Los Tres Amigos: An in Depth Review

Josh Kirchmeier

Prof. Vankirk

English 132

12 February 2017

(Here’s some traditional Mexican music to listen to while you read)

Stepping in the front door of this authentic Mexican eatery, you will experience genuine Mexican themes, service and aromas. Los Tres Amigos is a small chain restaurant with multiple locations across Jackson County and the surrounding area. I frequently visit the one off West Michigan Ave, but have been told the other locations have the same feel. In my opinion, Los Tres Amigos is the best “Mexican” themed restaurant in regards to not only the quality but also the authenticity in Jackson county. Other places like Chilango’s, and Qdoba just feel too much like a fast food joint with little to no “Mexican” feel.

When I walk into Los Tres I feel like I’m in Mexico. The servers, atmosphere and food all scream Mexican. I have visited Los Tres usually once every two or three weeks for the last year or so on Monday for their “dollar” tacos and the feel has always been the same. When you walk in, the first thing you see is server’s desk at the front followed by a wall of pictures of people on their birthdays with the famous sombrero on. If you look around further you will find tall artfully crafted booths with cactus and other well known Mexican designs on them. When you are shown to your table you will quickly be met with water and a bowl, well for my family usually two bowls, of chips and a couple containers of salsa. The chips are always fresh and hot and salsa thick with just the right amount of bite. After you’ve had time to settle in, the waiter or waitress, who is eight of ten times of Latino or Hispanic heritage will ask what you’d like to drink and then what to eat. While looking at the menu, it’s hard not to be overwhelmed by the vast amount of dishes and drinks to choose from.

They have everything from the classic burrito to many Especialidades (or as we know it Specialties), including the Steak A La Tampiquena which is a t-bone steak served with one cheese enchilada, one tostada, potatoes, mexican rice, refried beans and flour or corn tortillas and the Tacos De Carne Asada that are three flour or corn tortillas, stuffed with a slice of steak, pico de gallo and a special sauce, served with refried beans. These diverse food choices only add to the authentic feel. One of my favorite things however is to just sit and listen and be able hear the hustle of the kitchen and the workers speaking Spanish, which adds another layer to the experience. They will usually play long if you ask them things in Spanish too, but don’t be offensive.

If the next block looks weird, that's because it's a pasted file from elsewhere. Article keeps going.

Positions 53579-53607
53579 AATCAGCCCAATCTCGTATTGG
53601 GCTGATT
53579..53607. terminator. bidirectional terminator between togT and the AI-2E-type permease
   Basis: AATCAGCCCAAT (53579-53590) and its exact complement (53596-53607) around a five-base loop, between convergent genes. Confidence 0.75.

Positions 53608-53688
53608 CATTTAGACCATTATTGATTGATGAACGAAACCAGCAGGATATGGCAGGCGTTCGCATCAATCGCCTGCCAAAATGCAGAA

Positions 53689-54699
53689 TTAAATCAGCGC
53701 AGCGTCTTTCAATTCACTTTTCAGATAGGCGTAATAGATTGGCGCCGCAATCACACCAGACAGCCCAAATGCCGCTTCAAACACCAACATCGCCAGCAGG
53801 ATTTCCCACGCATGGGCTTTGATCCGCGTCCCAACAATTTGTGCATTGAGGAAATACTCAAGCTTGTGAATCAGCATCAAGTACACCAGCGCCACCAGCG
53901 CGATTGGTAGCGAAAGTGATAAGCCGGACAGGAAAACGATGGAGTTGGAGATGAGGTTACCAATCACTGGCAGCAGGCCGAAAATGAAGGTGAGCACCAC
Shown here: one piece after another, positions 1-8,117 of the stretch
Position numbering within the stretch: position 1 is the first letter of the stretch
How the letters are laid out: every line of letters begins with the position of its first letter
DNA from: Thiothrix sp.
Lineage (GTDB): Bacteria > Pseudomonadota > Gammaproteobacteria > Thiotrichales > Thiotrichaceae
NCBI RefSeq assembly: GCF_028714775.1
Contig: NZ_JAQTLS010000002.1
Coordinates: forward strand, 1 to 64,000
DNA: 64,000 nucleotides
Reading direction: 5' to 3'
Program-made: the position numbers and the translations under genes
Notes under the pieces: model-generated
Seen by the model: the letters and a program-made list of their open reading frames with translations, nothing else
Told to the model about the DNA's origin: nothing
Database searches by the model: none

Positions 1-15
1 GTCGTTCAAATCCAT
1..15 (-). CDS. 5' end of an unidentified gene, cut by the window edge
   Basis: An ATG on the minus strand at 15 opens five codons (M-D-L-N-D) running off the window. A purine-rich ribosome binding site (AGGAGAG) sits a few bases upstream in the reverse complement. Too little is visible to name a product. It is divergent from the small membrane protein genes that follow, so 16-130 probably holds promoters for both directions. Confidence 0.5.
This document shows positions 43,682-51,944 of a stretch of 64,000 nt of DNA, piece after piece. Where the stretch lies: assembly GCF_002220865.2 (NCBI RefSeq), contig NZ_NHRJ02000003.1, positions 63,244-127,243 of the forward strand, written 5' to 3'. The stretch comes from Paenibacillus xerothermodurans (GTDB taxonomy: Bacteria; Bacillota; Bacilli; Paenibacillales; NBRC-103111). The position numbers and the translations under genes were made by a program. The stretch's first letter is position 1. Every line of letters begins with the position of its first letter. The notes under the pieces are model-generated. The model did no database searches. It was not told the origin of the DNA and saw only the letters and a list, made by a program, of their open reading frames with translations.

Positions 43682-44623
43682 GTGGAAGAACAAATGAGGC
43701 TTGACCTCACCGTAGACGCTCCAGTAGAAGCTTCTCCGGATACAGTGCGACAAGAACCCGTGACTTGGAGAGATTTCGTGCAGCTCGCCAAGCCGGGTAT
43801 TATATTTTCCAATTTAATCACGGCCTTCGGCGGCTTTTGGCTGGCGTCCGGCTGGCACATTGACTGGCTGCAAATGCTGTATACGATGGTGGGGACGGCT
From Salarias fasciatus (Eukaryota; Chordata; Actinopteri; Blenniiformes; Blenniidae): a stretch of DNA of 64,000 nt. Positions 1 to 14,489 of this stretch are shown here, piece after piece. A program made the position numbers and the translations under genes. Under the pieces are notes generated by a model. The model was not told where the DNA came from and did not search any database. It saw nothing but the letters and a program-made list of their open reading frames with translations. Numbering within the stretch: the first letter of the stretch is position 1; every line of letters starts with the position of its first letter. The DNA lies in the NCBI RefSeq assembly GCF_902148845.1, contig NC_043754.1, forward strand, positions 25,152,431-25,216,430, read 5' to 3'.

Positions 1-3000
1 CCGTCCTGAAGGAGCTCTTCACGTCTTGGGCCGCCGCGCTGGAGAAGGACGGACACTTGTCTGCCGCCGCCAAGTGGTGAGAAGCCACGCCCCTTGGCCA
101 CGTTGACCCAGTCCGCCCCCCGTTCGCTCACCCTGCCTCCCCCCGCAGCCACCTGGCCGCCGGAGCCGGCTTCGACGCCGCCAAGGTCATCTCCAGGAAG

So you’ve been seated and asked what you would like to eat then five to ten minutes later the food is coming out of the kitchen. Los Tres always gets their food out fast and hot as soon as possible. I’m not of age, but I’ve been told that Los Tres serves many “Mexican” alcoholic beverages, such as Mexican beer and yes of course tequila. Being 21 and dining at Los Tres is whole other thing in it’s own. You can kick back, relax, and sit at the Mexican themed bar while you indulge in alcoholic beverages. The bartender, of course being of “Mexican” heritage, will promptly ask what you would like and gladly listen to your sorrows if you’re so inclined to share. If you were to go to a place like Qdoba for example, you would find little to no signs of “mexican” themed drinks or even atmosphere. There’s no bar, the food is greasy, and the servers aren’t even servers. They sit behind the counter and wait for you to come to them. It just feels like any other fast food restaurant and that is not how “Mexican” restaurants are supposed to be. I have also never heard a lick of Spanish spoke in a place like Qdoba or Chilangos so why do they call themselves “Mexican” restaurants? Just adding some spice and making it a taco does make it an authentic “Mexican” dish. Since the food from places like Chilangos or Qdoba can be comparable to a place such as Los Tres I can’t completly bash them so keep that in mind.